Chronic stable angina revascularization coronary artery bypass grafting

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Editor-In-Chief: C. Michael Gibson, M.S., M.D. [1]; Associate Editor(s)-In-Chief: Cafer Zorkun, M.D., Ph.D. [2]; John Fani Srour, M.D.; Smita Kohli, M.D.; Lakshmi Gopalakrishnan, M.B.B.S.;Aysha Aslam, M.B.B.S[3] Prince Tano Djan, BSc, MBChB [4]

Overview

Coronary artery bypass surgery, also coronary artery bypass graft (CABG, pronounced "cabbage") surgery, and colloquially heart bypass or bypass surgery is a surgical procedure performed to relieve angina and reduce the risk of death from coronary artery disease. Arteries or veins from elsewhere in the patient's body are grafted to the coronary arteries to bypass atherosclerotic narrowings and improve the blood supply to the coronary circulation supplying the myocardium (heart muscle). This surgery is usually performed with the heart stopped, necessitating the usage of cardiopulmonary bypass; techniques are available to perform CABG on a beating heart, so-called "off-pump" surgery.

CABG

Coronary Artery Bypass Grafting (CABG) is carried out to prolong life expectancy and improve overall quality of life.

  • Arterial grafts have excellent long-term patency rates (90% at 10 years), whereas saphenous vein grafts show accelerated atherosclerosis with approximately 50% patency at 10 years.
  • The use of internal mammary artery grafts is associated with a 27% reduction in 15-year mortality compared with saphenous vein grafts.
  • The left internal mammary artery is most favorable to a graft to the left anterior descending coronary artery and the right internal mammary artery is most applicable to graft to the right coronary artery.
  • Patients who require more than two grafts generally receive a combination of arterial and venous grafts.
  • Minimally invasive CABG via a smaller thoractomy incision or a thorascopic approach reduces the morbidity and hospital length-of-stay.
  • The operative mortality of CABG is about 2%. The steady improvements in perioperative care have been offset by the progressively sicker patients who are referred for this procedure.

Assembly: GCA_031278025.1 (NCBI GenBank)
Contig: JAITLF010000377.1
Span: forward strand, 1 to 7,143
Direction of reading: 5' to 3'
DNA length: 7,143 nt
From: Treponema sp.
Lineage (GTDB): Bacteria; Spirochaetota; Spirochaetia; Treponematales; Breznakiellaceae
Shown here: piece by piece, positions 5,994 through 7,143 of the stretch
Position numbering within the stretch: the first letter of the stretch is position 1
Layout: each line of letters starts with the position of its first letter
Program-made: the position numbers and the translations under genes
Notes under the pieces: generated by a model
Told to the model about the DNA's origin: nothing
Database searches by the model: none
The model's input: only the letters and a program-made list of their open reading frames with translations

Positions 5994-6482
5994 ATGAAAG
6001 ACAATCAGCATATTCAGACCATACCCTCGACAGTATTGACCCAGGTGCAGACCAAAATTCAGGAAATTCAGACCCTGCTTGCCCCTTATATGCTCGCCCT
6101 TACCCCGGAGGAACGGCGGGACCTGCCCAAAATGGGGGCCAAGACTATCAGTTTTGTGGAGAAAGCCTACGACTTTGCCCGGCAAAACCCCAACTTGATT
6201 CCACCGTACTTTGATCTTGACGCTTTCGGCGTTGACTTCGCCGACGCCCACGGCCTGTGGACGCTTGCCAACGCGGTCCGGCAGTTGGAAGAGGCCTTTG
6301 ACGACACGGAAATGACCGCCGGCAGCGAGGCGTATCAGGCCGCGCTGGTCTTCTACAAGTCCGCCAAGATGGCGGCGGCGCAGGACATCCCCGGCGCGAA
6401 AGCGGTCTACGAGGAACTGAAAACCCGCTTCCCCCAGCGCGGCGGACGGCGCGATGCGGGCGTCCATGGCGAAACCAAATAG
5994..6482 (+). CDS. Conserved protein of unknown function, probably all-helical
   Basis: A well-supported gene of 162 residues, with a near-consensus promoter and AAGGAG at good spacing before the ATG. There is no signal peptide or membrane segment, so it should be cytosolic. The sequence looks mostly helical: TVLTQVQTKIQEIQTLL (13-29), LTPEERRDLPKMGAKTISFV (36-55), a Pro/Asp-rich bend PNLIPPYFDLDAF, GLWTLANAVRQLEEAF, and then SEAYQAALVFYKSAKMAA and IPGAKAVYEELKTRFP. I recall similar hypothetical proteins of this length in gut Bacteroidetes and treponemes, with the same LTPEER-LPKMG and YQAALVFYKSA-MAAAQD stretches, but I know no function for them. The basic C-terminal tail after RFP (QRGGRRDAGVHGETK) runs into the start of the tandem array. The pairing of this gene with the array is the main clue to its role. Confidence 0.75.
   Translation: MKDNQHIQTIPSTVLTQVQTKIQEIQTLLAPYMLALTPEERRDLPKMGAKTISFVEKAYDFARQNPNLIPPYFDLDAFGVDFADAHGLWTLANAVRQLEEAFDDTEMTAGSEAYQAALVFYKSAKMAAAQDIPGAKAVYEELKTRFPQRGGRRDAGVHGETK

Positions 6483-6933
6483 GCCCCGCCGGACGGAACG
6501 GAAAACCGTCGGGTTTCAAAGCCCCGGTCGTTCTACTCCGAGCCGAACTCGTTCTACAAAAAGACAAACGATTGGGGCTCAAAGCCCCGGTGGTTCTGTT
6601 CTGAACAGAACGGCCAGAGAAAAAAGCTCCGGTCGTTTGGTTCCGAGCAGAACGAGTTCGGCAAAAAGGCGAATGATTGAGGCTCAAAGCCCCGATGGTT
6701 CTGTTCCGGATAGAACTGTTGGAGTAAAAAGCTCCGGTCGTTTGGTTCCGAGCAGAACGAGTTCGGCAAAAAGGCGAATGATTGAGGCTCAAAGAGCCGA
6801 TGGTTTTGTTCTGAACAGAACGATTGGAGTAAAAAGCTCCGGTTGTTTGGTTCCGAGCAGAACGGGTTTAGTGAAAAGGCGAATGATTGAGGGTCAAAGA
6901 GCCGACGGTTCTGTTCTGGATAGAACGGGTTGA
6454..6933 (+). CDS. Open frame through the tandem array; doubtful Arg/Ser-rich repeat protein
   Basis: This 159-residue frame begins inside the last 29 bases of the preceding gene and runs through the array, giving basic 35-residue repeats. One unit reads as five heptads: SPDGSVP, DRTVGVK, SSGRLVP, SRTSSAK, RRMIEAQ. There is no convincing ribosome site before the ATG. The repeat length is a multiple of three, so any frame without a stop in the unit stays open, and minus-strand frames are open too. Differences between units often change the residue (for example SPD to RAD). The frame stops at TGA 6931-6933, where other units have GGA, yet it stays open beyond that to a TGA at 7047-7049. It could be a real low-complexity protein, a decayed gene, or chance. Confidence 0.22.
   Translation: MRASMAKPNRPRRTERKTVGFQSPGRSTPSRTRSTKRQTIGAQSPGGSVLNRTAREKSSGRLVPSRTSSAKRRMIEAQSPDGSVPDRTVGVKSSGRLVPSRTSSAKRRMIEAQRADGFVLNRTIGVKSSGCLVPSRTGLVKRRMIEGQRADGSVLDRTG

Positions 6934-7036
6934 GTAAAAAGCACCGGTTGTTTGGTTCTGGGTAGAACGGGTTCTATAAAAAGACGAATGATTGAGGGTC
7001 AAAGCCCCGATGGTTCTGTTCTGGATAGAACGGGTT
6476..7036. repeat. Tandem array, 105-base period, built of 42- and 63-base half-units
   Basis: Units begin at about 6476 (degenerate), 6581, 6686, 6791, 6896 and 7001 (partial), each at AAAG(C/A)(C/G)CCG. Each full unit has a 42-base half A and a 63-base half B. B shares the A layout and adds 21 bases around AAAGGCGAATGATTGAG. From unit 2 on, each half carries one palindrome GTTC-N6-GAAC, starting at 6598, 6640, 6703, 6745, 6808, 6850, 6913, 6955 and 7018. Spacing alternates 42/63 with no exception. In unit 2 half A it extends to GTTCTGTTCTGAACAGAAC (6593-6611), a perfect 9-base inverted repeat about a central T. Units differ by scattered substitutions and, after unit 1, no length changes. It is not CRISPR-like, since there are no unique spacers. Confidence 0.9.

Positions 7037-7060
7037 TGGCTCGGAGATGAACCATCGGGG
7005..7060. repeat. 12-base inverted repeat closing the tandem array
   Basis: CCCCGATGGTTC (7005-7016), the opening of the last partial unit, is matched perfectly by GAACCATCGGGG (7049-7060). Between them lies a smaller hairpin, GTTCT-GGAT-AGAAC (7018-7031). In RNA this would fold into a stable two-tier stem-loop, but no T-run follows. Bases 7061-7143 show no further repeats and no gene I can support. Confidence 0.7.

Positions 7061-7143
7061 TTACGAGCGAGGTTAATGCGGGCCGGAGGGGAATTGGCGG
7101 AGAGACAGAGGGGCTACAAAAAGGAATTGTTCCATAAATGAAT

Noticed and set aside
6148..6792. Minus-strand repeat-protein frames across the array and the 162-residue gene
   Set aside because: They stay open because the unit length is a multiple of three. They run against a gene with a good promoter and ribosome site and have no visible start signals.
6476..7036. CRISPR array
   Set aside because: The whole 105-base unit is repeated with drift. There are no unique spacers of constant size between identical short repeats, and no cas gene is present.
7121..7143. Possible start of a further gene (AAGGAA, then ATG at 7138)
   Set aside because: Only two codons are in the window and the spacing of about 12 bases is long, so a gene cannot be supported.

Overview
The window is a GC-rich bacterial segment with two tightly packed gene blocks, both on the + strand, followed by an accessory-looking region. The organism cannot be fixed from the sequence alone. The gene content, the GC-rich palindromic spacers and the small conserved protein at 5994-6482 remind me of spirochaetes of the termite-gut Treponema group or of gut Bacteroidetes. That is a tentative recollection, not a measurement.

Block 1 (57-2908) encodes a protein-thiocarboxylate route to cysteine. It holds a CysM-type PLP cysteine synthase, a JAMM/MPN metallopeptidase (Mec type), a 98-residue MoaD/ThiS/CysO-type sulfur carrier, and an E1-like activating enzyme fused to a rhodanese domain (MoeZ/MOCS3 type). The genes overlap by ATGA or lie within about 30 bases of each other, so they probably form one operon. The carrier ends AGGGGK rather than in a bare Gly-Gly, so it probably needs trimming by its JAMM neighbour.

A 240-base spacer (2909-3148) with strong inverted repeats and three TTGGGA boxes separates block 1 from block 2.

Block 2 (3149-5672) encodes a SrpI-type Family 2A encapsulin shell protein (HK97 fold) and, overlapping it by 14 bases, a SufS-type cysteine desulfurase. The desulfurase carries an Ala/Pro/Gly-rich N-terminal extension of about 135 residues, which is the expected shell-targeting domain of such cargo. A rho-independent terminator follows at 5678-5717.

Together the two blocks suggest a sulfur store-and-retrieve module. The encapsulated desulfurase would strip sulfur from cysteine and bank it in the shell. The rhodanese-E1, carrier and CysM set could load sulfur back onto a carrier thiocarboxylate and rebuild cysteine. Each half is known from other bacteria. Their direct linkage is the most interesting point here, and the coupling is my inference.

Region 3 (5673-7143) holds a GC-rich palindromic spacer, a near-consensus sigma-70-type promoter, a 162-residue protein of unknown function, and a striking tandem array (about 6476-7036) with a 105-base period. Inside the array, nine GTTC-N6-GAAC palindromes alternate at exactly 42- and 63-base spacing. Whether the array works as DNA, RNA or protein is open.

• Angina pectoris is relieved in more than 90% of patients who undergo CABG. The recurrence of angina is due to graft stenosis or progression of disease in nongrafted vessels.

Indications

Trials conducted in the 1970s offered no signficant evidence that CABG offered mortality benefits compared to medical therapy. However, in recent years, several trials have established the survival benefits in selected patients.

  • Patients with left main coronary artery stenosis or left main equivalent disease (defined as severe (≥70 percent) proximal left anterior descending and proximal left circumflex disease):
  • The Veterans Administration Cooperative Study compared a strategy of initial CABG versus deferred CABG. Researchers observed a substantial survival advantage in pateints assigned to initial CABG at two years (93 versus 71 percent) and at 11 year, but not at 18 years out. The benefit was greatest in high-risk patients with >75 percent left main stenosis and/or left ventricular dysfunction.
  • The CASS registry demonstrated similar results. In an overview of 10-year results from randomized trials by the Coronary Artery Bypass Graft Surgery Trialists Collaboration, researchers found that the relative risk reduction for death provided by CABG over medical therapy alone was greater at five years for left main disease than for three vessel or one or two vessel disease (odds ratio 0.32 versus 0.58 and 0.77); the absolute survival benefit from CABG among those with left main disease was 19.3 months.[1]
  • Researchers have also evaluated the usage of PCI for left main coronary artery stenosis. PCI has been performed in patients with angina and left main disease who are considered inoperable, at high risk for CABG, or with prior CABG and one patent graft to either the left anterior descending or circumflex artery ("protected" left main).
  • Patients with multivessel coronary disease and left ventricular dysfunction:
  • Reduced left ventricular function is an important determinant of prognosis in patients with stable angina and is an indication for revascularization.
  • CABG may improve survival in patients with left ventricular dysfunction and hibernating myocardium; therefore, myocardial viability should be assessed prior to recommending CABG in patients with multivessel coronary disease and left ventricular dysfunction.
  • CASS registry showed that survival at seven years was improved with CABG compared to medical treatment (88 versus 65 percent) in patients with an LVEF between 35 and 49 percent and had three vessel disease. No benefit from CABG could be identified in patients with one or two vessel disease.[1]

Clinical Trial Data: CABG versus Medical therapy in the Management of Stable Angina Pectoris

2016 ACC/AHA Guideline focused update on duration of dual antiplatelet therapy in patients with coronary artery disease

Recommendations for duration of DAPT in patients with SIHD

Class IIb